Although acquiring large amounts of money or new assets are uncommon occurrences for most people, a gradual rise in net worth can happen across a few years.
One way to track this is to create a net worth sheet at the time you draft your documents. List all the assets and liabilities that you have and store it with your estate documents. Then, when you revisit your documents to see if you need to go back to the attorney, you can easily assess whether you have new assets or more assets and thus may want to go back to get new documents drafted.
Reason 5: Sometimes businesses won’t accept old Power of Attorneys.
Although technically speaking there is no legal reason why an old Power of Attorney (POA) should not be honored, businesses are looking for reasons not to honor POAs. Thus, estate attorneys recommend that you update your Power of Attorney at least every 5-to-10 years so that businesses have no reason to reject them.
This is a valid point.
However, if the only reason I was going to go the attorney was because my POA was old, I would try notarizing a document that says, “I would like to affirm that the Power of Attorney signed on [date] is still active.”
Since there is no legal reason they should reject an old document, this piece of paper could be just the confirmation a corporation needs to remember that my legal document means business.
That being said, if you’re already headed to the attorney, by all means get your POA updated.
Reason 6: The laws change.
This is why the estate attorneys get paid the big bucks. Tax laws do change. Estate laws change. Even marriage laws change. And when the laws change, there is no way you can know about it unless you become an estate attorney in your spare time and regularly read about the laws changing.
Because it is so hard to track all the new estate rulings, this is the real reason you should visit the attorney more regularly than once a lifetime.
How frequently, though, is a difficult question to answer. Some estate changes may not affect you. Others may completely undermine the intention of your plan.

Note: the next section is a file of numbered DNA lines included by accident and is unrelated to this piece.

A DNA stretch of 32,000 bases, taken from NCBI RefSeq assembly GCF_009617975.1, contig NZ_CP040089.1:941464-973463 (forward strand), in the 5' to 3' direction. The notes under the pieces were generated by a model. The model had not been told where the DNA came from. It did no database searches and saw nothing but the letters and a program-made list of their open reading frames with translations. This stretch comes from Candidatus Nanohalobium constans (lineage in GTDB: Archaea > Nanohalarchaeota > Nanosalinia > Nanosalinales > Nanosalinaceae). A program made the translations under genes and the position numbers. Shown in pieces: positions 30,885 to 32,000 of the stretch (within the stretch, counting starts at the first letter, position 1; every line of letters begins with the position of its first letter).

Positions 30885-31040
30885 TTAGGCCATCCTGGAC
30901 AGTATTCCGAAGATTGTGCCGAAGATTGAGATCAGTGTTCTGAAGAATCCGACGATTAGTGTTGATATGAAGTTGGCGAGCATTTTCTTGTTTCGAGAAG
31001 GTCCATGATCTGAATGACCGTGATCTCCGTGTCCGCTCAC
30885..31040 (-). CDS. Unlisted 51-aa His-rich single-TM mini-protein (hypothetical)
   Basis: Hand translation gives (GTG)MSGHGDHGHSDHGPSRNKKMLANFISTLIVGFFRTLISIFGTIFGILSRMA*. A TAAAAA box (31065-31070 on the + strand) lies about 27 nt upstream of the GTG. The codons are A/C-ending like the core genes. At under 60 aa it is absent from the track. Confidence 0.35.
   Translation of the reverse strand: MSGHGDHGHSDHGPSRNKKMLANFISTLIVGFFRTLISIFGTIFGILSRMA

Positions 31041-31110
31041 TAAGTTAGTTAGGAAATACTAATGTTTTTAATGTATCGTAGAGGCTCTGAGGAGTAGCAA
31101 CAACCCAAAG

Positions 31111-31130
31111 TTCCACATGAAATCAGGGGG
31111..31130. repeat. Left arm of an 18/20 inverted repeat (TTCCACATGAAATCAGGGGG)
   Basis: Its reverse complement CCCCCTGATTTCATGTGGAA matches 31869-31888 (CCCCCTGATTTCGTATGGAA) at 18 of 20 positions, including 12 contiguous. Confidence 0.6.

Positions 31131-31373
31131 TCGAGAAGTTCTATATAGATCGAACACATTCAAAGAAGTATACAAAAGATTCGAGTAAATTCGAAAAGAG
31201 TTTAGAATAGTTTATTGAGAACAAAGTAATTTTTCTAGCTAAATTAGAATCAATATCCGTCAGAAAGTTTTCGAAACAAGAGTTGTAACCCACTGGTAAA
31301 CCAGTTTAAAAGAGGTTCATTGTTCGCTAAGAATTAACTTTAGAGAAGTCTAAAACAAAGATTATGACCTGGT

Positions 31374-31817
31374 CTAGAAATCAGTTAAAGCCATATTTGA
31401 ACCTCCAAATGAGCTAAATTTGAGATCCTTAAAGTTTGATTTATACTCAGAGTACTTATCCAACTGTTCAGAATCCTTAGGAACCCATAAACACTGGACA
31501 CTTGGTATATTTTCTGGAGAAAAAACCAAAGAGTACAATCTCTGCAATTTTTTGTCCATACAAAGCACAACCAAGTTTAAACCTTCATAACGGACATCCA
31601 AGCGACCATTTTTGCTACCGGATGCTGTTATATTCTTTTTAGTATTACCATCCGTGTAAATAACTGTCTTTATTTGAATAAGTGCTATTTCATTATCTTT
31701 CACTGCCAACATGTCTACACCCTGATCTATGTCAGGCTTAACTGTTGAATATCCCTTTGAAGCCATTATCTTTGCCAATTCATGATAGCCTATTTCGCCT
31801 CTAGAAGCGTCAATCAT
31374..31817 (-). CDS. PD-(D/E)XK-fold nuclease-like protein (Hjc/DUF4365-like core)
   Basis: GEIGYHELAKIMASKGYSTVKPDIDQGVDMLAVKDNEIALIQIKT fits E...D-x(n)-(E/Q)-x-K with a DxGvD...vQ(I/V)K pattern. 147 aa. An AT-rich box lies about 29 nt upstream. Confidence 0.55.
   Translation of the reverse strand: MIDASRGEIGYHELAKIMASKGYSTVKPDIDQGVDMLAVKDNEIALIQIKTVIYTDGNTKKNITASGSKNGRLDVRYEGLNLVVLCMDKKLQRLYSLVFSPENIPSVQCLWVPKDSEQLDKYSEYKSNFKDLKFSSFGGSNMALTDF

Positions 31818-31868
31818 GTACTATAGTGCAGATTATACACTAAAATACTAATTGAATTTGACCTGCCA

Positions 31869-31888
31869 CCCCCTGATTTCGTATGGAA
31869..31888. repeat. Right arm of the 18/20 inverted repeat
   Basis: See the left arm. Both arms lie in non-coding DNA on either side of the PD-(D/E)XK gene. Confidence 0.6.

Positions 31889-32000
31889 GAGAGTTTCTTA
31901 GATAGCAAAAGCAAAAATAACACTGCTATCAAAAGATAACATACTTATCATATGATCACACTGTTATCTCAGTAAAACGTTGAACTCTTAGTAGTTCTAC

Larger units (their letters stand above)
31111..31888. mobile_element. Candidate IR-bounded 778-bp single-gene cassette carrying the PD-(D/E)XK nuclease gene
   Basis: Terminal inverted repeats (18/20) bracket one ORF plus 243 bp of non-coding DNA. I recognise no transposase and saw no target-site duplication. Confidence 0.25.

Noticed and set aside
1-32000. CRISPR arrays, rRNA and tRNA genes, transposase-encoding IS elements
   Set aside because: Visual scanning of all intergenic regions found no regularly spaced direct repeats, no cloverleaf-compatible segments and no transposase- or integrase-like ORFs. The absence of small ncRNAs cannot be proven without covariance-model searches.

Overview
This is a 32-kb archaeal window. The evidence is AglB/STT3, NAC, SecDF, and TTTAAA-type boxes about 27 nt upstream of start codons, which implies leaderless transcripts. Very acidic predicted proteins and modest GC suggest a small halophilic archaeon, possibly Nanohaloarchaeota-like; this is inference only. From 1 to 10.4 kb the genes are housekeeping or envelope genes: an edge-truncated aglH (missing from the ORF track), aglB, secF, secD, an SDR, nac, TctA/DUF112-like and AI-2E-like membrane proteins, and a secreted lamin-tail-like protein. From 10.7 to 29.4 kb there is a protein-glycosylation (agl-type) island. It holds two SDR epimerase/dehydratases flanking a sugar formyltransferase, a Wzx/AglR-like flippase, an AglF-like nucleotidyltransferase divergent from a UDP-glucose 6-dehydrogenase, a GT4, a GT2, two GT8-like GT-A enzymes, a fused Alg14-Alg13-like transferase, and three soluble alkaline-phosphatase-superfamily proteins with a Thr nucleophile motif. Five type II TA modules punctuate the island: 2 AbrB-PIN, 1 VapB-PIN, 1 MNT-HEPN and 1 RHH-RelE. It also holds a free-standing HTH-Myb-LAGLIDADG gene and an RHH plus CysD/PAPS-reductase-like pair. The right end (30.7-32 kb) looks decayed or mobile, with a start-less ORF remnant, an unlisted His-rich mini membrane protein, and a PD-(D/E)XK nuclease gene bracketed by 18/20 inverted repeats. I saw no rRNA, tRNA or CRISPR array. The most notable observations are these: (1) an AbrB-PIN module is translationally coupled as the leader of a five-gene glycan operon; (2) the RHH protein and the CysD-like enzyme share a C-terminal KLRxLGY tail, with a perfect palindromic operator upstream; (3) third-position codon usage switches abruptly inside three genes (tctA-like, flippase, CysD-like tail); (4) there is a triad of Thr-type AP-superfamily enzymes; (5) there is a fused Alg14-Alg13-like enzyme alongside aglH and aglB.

Because there is no way of knowing whether you’ve been affected by estate law changes, you have two choices. You can ask an estate attorney to spend 6 minutes (the smallest billable unit of time) to tell you all the estate changes since the year your plan was drafted so that you can make an informed decision about drafting a new one. Or you can visit the estate attorney every so many years.
It hurts to cut a new check and draft a new plan, but we recommend considering it every five years. That way, you’ll be visiting the attorney a little over one President and one Congress later — the best chance for there being new laws!
If you are young, poor, and healthy, you could try every seven years to save money.
If you just can’t bring yourself to do it, warn the estate attorney that you don’t want to have to come back. They can write all sorts of clauses about “if the laws change to make this illegal, then…” or “if the laws allow for this to happen, then…” This may protect you from as many law changes as you and the estate attorney can think to worry about.
Estate planning is terribly difficult and miserably necessary. Find an attorney you like, forge a loyal relationship, and see if you can negotiate a lower cost for five-year tune-up meetings.
Photo used here under Flickr Creative Commons.